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Rapid Automatized Naming, Verbal Working Memory, and Rhythm Discrimination as Predictors of Reading in Italian Undergraduate Students with and without Dyslexia

Dyslexia and Fonts: Is a Specific Font Useful?

Studio Centro Risorse, 59100 Prato, Italy
Studio Verbavoglio, 57100 Livorno, Italy
Author to whom correspondence should be addressed.
Brain Sci. 2018, 8(5), 89;
Received: 2 April 2018 / Revised: 27 April 2018 / Accepted: 10 May 2018 / Published: 14 May 2018
(This article belongs to the Special Issue Dyslexia, Dysgraphia and Related Developmental Disorders)
Nowadays, several books published in different fonts advertised as being particularly suitable for dyslexics are available on the market. Our research aimed to assess the significance of a specific reading font especially designed for dyslexia, called EasyReading™. The performances of good readers and dyslexics were compared. Fourth grade primary school students (533 students in total) were assessed based on reading tasks presented with two different layouts: the popular Times New Roman and EasyReading™, in order to investigate whether children’s performances were influenced by the fonts used. The results of the study were both statistically and clinically significant, proving that EasyReading™ can be considered a compensating tool for readers with dyslexia, and a simplifying font for all categories of readers. View Full-Text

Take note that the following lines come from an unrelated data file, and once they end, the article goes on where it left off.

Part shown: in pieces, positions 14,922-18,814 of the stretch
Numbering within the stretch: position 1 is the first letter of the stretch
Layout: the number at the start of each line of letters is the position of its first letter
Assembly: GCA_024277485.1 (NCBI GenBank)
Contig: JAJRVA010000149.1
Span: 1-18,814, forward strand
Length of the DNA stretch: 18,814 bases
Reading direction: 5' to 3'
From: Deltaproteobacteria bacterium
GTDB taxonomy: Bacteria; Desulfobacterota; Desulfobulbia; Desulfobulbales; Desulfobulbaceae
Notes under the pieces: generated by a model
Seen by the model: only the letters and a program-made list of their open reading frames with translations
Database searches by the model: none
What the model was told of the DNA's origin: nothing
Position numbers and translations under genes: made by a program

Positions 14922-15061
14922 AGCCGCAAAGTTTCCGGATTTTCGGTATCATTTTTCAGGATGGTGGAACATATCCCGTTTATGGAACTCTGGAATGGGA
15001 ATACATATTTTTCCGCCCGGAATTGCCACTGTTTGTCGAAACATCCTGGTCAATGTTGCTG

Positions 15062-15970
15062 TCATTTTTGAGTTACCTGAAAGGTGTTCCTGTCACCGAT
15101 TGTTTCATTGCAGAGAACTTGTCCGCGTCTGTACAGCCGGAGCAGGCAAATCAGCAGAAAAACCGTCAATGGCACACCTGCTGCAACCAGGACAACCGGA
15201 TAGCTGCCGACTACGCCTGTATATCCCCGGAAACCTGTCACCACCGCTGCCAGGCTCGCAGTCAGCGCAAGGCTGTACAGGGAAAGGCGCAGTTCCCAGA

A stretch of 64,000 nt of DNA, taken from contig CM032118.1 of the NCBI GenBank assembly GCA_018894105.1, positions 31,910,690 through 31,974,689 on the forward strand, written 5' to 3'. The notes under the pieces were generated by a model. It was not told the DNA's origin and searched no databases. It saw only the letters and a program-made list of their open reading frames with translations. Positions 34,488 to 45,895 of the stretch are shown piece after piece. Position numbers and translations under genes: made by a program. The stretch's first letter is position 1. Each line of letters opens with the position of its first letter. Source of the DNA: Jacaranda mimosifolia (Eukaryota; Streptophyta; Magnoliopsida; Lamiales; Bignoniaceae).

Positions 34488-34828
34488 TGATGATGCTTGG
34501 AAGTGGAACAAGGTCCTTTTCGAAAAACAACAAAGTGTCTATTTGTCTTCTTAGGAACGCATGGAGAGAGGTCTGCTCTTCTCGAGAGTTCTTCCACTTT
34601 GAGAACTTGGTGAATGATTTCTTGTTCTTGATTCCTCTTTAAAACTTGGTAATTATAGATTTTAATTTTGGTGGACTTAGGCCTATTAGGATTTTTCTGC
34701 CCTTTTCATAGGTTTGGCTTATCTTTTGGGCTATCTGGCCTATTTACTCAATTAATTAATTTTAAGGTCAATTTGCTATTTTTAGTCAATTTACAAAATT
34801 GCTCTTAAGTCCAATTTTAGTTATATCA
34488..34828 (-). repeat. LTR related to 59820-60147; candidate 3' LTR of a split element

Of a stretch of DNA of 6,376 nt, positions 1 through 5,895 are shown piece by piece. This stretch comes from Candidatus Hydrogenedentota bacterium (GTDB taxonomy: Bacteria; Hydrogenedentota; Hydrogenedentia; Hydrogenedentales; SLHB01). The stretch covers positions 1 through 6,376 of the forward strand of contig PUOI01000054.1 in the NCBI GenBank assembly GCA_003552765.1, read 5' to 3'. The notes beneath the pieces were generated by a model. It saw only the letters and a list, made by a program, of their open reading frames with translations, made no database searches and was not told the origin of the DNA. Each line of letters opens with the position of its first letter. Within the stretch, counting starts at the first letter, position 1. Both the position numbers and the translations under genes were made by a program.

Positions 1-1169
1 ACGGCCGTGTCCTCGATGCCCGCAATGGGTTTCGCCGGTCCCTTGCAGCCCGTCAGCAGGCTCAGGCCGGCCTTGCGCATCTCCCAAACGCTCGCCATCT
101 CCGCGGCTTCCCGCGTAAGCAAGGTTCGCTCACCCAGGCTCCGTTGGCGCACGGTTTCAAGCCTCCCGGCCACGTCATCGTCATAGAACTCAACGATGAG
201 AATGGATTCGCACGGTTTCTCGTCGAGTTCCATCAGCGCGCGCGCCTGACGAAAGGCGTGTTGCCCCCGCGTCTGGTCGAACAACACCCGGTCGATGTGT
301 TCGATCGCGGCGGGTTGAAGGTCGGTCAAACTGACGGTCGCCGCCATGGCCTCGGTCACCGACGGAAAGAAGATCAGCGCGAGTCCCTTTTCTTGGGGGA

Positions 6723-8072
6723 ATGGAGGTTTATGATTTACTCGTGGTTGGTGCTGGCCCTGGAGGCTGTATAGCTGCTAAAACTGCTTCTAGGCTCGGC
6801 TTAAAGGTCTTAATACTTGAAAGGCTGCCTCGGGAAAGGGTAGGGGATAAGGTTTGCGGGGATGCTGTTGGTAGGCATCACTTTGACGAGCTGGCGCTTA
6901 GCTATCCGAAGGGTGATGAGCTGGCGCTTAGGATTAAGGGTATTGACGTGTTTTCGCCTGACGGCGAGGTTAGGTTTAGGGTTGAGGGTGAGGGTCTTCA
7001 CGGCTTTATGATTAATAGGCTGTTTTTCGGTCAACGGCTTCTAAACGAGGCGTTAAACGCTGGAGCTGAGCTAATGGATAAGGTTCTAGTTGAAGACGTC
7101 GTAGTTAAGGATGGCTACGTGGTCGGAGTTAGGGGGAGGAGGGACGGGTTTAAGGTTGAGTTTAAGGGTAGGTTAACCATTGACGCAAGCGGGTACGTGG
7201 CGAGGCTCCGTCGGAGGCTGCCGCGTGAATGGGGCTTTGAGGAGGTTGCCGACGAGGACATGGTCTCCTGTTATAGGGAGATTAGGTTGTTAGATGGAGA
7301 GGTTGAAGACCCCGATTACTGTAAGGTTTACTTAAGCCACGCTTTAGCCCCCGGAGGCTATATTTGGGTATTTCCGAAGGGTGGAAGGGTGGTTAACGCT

Keywords: dyslexia; EasyReading™; compensating tools; font dyslexia; EasyReading™; compensating tools; font
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MDPI and ACS Style

Bachmann, C.; Mengheri, L. Dyslexia and Fonts: Is a Specific Font Useful? Brain Sci. 2018, 8, 89.

AMA Style

Bachmann C, Mengheri L. Dyslexia and Fonts: Is a Specific Font Useful? Brain Sciences. 2018; 8(5):89.

Chicago/Turabian Style

Bachmann, Christina, and Lauro Mengheri. 2018. "Dyslexia and Fonts: Is a Specific Font Useful?" Brain Sciences 8, no. 5: 89.

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